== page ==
Established in 1965, the General B.S.N. program is a four-year program that combines a broad liberal arts and science foundation with an extensive range of nursing courses. The program prepares students to provide nursing care in a variety of settings, including hospitals, private practice, long-term care, clinics, and health care/community agencies.
Students gain experience in diverse settings such as academic medical centers, rural hospitals, community agencies, schools, and prisons. After earning the B.S.N., students are eligible to take the national examination for licensure as a registered nurse (NCLEX).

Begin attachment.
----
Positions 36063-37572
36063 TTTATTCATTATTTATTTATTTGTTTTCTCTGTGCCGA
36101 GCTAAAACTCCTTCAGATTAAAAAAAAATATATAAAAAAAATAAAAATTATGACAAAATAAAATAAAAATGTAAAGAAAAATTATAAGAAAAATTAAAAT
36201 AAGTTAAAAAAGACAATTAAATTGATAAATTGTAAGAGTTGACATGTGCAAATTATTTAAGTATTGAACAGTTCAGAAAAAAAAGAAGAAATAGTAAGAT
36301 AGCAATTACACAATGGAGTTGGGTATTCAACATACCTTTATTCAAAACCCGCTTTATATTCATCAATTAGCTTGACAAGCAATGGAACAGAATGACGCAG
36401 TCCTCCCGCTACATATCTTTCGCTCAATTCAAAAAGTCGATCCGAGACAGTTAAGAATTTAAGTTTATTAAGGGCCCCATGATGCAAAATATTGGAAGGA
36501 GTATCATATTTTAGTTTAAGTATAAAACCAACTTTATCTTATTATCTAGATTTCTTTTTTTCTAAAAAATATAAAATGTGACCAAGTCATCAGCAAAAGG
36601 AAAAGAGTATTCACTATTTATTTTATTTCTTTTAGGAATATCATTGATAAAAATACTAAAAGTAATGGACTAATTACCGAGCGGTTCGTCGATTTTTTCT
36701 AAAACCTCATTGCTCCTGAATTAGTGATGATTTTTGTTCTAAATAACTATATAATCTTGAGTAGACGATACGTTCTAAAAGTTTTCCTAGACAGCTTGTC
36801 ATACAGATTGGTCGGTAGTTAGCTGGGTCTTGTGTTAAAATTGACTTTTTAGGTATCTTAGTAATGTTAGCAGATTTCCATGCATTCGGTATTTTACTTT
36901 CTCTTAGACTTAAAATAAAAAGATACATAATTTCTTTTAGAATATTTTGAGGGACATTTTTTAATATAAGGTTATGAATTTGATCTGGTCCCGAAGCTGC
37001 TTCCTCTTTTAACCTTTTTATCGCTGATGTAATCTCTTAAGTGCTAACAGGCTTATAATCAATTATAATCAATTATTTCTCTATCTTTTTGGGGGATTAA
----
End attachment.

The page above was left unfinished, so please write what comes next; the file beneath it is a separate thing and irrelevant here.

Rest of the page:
Why a four-year nursing degree?
A four-year education helps nurses navigate the increasingly complex medical field. In its report The Future of Nursing: Leading Change, Advancing Health, the Institute of Medicine recommends that 80 percent of all nurses have, at minimum, a bachelor's degree by 2020. Hospitals applying for Magnet status employ a larger percentage of nurses with a B.S.N. degree than those without. Many institutions have higher pay grades for baccalaureate-prepared nurses. A four-year degree is also the foundation for the advanced education needed for advanced practice positions (nurse practitioner, clinical nurse specialist, nurse midwife, nurse anesthetist) and other advanced nursing roles (administrator, educator, or researcher).